3 Critical Things Shiba Inu Naysayers Are Overlooking

Success attracts attention. And that attention isn’t always positive. 

Shiba Inu (CRYPTO:SHIB) ranked as the top-performing cryptocurrency in 2021, by far. Its ginormous gain has resulted in negative commentary highlighting the risks and downsides of buying the digital token.

Several of the observations are right on target. For example, the chances of Shiba Inu delivering the same level of returns it achieved in 2021 going forward are slim to none. Also, historical precedents show that cryptocurrencies that skyrocket in a short period of time as Shiba Inu did tend to give up much of those gains. We’ve already seen that happen with Shiba Inu, to some extent.

But some of the knocks against Shiba Inu are arguably overdone. Here are three critical things that Shiba Inu naysayers are overlooking.

Image source: Getty Images.

1. Real-world utility

The first thing that’s typically mentioned in a diatribe against Shiba Inu is its lack of real-world utility. You might see references to only a few hundred merchants accepting the digital coin.

To be sure, real-world utility is important in the valuation of cryptocurrencies. One of the main reasons why Bitcoin and Ethereum (CRYPTO:ETH) rank as the top two cryptocurrencies based on market cap is that they’ve gained acceptance in practical ways.

However, while Shiba Inu might not have had much real-world utility in the past, that’s no longer the case. On Dec. 10, 2021, payment-network Flexa announced support for Shiba Inu. This means that the digital tokens can be used anywhere that Flexa is accepted — at more than 40,000 merchants in the U.S. alone.

Granted, the ability to be accepted in a large number of locations doesn’t mean that Shiba Inu will actually be used very much as a payment option. But it’s incorrect to claim that the token lacks real-world utility after the Flexa announcement.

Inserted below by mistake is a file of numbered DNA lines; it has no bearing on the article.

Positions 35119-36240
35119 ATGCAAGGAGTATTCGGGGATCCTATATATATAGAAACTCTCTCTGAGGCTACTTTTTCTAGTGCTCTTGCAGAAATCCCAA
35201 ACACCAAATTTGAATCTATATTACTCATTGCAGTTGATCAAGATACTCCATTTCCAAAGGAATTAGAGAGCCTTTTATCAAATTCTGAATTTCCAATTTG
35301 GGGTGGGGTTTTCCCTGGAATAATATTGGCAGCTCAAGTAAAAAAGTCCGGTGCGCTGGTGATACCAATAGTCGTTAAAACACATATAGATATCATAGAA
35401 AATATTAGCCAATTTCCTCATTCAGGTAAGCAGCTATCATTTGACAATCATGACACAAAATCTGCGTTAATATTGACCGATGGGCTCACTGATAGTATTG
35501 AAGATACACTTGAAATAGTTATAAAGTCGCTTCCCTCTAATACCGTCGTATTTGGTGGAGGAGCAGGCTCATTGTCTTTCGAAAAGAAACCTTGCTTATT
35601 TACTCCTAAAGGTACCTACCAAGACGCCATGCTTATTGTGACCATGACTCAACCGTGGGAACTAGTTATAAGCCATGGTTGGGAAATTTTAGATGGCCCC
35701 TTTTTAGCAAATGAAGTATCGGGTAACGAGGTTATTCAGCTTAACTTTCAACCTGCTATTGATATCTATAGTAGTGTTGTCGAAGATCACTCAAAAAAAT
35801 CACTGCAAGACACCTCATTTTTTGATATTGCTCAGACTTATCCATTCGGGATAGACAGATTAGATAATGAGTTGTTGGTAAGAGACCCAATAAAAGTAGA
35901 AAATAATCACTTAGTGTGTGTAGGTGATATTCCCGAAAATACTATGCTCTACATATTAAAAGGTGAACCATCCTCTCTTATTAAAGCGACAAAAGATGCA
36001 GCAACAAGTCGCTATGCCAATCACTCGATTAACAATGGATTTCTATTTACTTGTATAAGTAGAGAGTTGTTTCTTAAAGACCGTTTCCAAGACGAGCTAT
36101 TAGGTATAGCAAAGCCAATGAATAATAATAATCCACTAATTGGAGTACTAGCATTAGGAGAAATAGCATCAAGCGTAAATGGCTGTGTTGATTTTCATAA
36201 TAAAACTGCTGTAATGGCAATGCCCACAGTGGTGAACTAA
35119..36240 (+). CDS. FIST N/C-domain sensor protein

2. Metaverse opportunity

Another frequent criticism of Shiba Inu is that it doesn’t offer any advantages over other cryptocurrencies. It’s derided as only a meme coin that soared solely because of online hype.

This charge has some merit. Even with its recent increased real-world utility, Shiba Inu doesn’t stack up all that well against several other cryptocurrencies. It’s built on the Ethereum blockchain — just like lots of others. Aside from its vocal supporters known as the SHIBArmy, Shiba Inu hasn’t offered anything that you could really point to as a competitive advantage.

But that could change. Shiba Inu plans to develop its own layer-2 blockchain with the Shibarium project. That will pave the way for a wide variety of new projects to be created. Arguably, the most important of those is the development of a metaverse called the Oshiverse.

Maybe the Oshiverse will crash and burn. However, it won’t be due to the lack of top-tier developers. William Volk, a respected game developer who has worked with Activision Blizzard, is leading the Shiba Games studio. Playside Studios, an Australian games developer behind multiple mobile and virtual-reality games, has been brought on to help build a multiplayer game for Shiba Inu.

Playside has an eight-month development contract with Shiba Games. The cryptocurrency just might have a real competitive advantage in the not-too-distant future. 

3. Feeling the burn

There are two ways that the price of an asset can move higher based on the laws of supply and demand. Demand can increase, or supply can decrease. With more than 549 trillion Shiba Inu coins in circulation, it’s easy to assume that the cryptocurrency will never benefit from a limitation in supply. However, that assumption could be dead wrong.

Shiba Inu didn’t start out with 549 trillion coins. The initial supply was 1 quadrillion. Since the launch of the cryptocurrency in 2020, over 410 trillion coins have been burned (transferred to dead wallets and taken out of circulation), according to Shibburn, a Twitter account that tracks all Shiba Inu token burns. Most of those burns were done by Ethereum co-founder Vitalik Buterin, who received 500 trillion Shiba Inu tokens as a gift. 

The burns continue, though. And don’t be surprised if the Shiba Inu developers put in effect an aggressive burn strategy similar to what Ethereum adopted. If so, Shiba Inu’s price could rise as its supply decreases, just like the laws of supply and demand dictate. 

This article represents the opinion of the writer, who may disagree with the “official” recommendation position of a Motley Fool premium advisory service. We’re motley! Questioning an investing thesis — even one of our own — helps us all think critically about investing and make decisions that help us become smarter, happier, and richer.